Lighthouse Trails receives countless reports about kids from Christian homes who enter Christian colleges, and within a term of being exposed to contemplative, their Christian faith is turned upside down, and often they come out four years later as deluded, unbelieving, and confused about what the Christian faith even is. Just a couple weeks ago, we were told a story about a pastor’s son who sat for four years under Dallas Willard and graduated as an atheist! Parents, you better find out what is happening at your child’s school before it is too late. Try this test – find out if the school has ever shown a Nooma film. If the answer is yes, then at best the people running that school have no discernment; at worst, they know what they are doing, and it is called deception. Unfortunately, your children are the victims.
Regarding Rob Bell’s spirituality proclivities, one example that should convince any discerning believer can be found in Velvet Elvis, where Rob Bell tells young readers to study New Ager/tantric sex advocate Ken Wilber for three months for a “mind-blowing” experience. Take a brief look at Wilber’s site. This is all the evidence you should need. http://www.kenwilber.com/personal/ILP/MyILP.html.
Bell’s new book, Love Wins, is not a big surprise to Lighthouse Trails. The “natural” course for those involved in mysticism is to ultimately become panentheistic (God is in all), universalistic (all are saved), and interspiritual (all paths lead to God); these are all characteristics that negate biblical Christianity and the atoning sacrifice by Jesus Christ for our sins through His shed blood on the Cross. Emerging leaders says that a loving God would never cause His Son to die on the Cross as a substitute for the sins of others. They say they believe that Jesus died on the Cross but explain that He died to be an example of true “servant-leadership,” NOT as a payment to God for sin. Some of the things they have said about the Cross are: it is a vile doctrine (Alan Jones); it is false advertising for God (Brian McLaren); and, such a God does not exist (Brennan Manning).
If Bell, McLaren, Manning, and Jones are correct, then God made a terrible horrific mistake in sending His son to die – it wouldn’t have been necessary. What a mockery to God such a belief is! In a book review on Bell’s book Drops Like Stars, it states:
[Bell’s] view of the cross brings God to our level. While Jesus Christ became a man and bore our sins upon Himself, it wasn’t simply to feel what we feel, but to break the power of sin and death in order that we might have eternal life in Him. It is through his suffering, death AND resurrection that we are now united in Christ. Tragically, Bell has not given his readers the whole truth. . . .
In a recent interview Bell said: “The most powerful thing is when somebody joins us in our suffering … In some ways the gospel, or the story of Jesus, is like a cosmic act of solidarity.”–http://www.christianweek.org/stories.php?id=597
Did God send His Son so that we could stand together in the solidarity of our sufferings? No. Not our sufferings … Those in Christ Jesus find fellowship in and around HIS sufferings: “That I may know him, and the power of his resurrection, and the fellowship of his sufferings, being made conformable unto his death” (Philippians 3:10).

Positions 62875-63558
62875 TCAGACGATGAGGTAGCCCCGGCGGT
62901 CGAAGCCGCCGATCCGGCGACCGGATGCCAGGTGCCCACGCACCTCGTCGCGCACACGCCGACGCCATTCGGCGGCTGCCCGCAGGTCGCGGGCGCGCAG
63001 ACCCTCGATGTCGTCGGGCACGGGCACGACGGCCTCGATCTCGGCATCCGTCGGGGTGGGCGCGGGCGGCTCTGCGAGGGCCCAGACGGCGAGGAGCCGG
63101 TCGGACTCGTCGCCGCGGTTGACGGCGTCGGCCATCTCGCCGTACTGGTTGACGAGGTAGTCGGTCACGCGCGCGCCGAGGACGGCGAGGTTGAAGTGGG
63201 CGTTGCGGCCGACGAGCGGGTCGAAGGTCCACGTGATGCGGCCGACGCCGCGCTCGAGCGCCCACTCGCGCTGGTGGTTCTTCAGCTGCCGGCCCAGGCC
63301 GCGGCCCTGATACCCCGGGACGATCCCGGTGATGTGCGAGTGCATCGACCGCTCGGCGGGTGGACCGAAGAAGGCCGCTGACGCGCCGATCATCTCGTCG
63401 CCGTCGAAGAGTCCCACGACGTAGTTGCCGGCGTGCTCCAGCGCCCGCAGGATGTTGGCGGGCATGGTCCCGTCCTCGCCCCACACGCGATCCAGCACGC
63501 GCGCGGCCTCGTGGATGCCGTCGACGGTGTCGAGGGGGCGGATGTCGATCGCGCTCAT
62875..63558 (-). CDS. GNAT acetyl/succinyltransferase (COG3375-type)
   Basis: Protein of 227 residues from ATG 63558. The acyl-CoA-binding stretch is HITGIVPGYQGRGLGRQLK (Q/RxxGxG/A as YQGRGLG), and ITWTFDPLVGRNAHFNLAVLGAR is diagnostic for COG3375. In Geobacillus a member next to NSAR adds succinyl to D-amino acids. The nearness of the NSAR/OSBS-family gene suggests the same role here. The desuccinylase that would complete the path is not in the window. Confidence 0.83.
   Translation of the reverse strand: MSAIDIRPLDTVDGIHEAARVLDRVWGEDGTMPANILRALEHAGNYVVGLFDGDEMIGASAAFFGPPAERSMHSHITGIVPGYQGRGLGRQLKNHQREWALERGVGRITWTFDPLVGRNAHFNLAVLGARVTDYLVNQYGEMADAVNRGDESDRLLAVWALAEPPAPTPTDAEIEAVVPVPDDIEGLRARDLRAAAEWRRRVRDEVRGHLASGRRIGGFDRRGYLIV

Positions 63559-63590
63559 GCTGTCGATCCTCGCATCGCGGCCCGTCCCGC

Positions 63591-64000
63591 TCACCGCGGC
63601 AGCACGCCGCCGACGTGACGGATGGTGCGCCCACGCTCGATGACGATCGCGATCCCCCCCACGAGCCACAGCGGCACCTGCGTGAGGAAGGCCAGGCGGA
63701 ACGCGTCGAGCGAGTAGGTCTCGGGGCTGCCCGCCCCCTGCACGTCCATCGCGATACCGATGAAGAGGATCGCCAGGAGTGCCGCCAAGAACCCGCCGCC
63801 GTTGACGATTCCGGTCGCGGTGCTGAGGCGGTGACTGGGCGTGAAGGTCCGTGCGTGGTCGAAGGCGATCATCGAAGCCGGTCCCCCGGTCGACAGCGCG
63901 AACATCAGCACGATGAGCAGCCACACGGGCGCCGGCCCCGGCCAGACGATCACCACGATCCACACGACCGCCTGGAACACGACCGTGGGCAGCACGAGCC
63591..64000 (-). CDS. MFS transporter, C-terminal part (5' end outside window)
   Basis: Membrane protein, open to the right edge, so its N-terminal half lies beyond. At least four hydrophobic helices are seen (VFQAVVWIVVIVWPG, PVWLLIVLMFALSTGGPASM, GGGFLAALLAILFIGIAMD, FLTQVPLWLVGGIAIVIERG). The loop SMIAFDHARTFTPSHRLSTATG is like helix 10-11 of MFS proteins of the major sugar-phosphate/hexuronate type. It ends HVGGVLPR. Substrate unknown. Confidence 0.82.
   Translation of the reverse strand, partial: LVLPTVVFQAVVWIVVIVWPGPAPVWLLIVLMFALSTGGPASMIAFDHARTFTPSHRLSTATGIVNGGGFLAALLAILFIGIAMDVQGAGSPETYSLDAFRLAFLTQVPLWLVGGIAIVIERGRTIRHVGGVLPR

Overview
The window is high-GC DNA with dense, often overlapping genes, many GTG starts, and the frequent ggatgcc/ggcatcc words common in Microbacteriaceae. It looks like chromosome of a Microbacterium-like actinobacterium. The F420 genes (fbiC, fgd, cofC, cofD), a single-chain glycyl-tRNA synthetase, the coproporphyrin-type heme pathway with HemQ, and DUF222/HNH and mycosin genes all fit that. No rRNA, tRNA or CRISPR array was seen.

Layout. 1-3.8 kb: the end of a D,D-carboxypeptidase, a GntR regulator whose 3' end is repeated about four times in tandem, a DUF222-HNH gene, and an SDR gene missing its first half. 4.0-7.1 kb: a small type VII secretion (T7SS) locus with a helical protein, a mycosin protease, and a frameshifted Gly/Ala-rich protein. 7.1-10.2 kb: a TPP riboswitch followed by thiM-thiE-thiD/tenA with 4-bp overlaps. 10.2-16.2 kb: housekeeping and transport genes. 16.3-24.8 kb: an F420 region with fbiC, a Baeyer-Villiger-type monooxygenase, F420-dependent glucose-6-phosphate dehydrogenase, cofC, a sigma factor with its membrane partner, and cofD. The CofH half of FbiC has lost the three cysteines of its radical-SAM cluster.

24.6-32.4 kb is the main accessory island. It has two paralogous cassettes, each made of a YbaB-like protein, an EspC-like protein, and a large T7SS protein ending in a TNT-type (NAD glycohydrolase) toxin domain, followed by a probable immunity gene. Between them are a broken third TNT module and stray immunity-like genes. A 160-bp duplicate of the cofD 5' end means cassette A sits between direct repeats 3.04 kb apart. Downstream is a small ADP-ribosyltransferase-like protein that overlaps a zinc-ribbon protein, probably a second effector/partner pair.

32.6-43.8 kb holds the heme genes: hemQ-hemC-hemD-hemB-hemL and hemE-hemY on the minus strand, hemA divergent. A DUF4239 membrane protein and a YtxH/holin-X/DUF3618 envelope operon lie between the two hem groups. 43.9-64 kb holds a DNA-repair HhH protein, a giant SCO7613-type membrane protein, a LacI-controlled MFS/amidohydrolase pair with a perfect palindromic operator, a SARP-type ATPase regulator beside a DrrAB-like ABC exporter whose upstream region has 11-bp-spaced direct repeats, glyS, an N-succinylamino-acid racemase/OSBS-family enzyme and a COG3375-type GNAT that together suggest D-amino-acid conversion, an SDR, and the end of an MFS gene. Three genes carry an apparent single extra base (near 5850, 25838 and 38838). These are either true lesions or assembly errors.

Jesus Christ conquered the power of sin and death, but has yet to return and put an end to suffering. There are only two choices for all of humanity–eternal life in Christ in heaven, or eternity without Him in Hell. Of these two realities, Bell gives no warning or makes no distinction.
That book review was written in 2009. In 2011, it appears that Rob Bell is now making his distinctions clear; and he has fallen on the side of apostasy; tragically, many will believe him.
Below: PRE-RELEASE VIDEO BY ROB BELL
Lighthouse Trails Research on Rob Bell:
LTRP Note: Hopefully, Americans and Canadians on the West Coast will not see a nuclear fallout from the current crisis in Japan. But it is always wise for families to use some common-sense preparedness for emergencies in this nuclear, technology-dependent age in which we find ourselves. We found the article below to be a balanced well-thought-out article on the subject of preparedness in the event of radiation exposure.
**And please remember to pray for the Japanese people at this time; pray that God will strengthen believers there that they might be able to minister the love of the Lord and the truth of the Word of God during this terrible crisis in that country.
How to Prepare for Radioactive Fallout
Conservative Daily News
Remember: time, distance, and mass. In the case of the reactors in Japan those of us in North America have the advantages of time and distance on our side.
When it comes to protecting yourself from a potentially radioactive fallout situation from the Japanese reactors that have gone awry you have three things going in your favor – time, distance, and mass.
Make that four things, the last being Potassium Iodide (KI). If you have to prioritize your preparations to survive a fallout situation in the next few days, put this item first on your list. You will have to act fast if you want to get some Potassium Iodide.
I saw a report a few minutes ago (Monday, March 14, 2011) on a local TV news broadcast that supplies of Potassium Iodide were running out. If you want to get some then stop thinking like the herd. Most people are going to swarm their local pharmacies and emergency preparedness stores. At this point in time it is unlikely you are going to find any Potassium Iodide left on their shelves. But all is not lost. The herd is looking for Potassium Iodide pills. But I’ll let you in on a little secret. You can get the same substance from chemical supply warehouses. The only difference is that it will not be in pill form. Instead, you can purchase Potassium Iodide in its crystallized form – Potassium Iodide is just a salt. It will look like a white powder. All you have to do when you acquire some is to dissolve it in water and drink it. You will get the same protection as those people who overpaid for the convenience of obtaining Potassium Iodide in pill form. Click here to read more.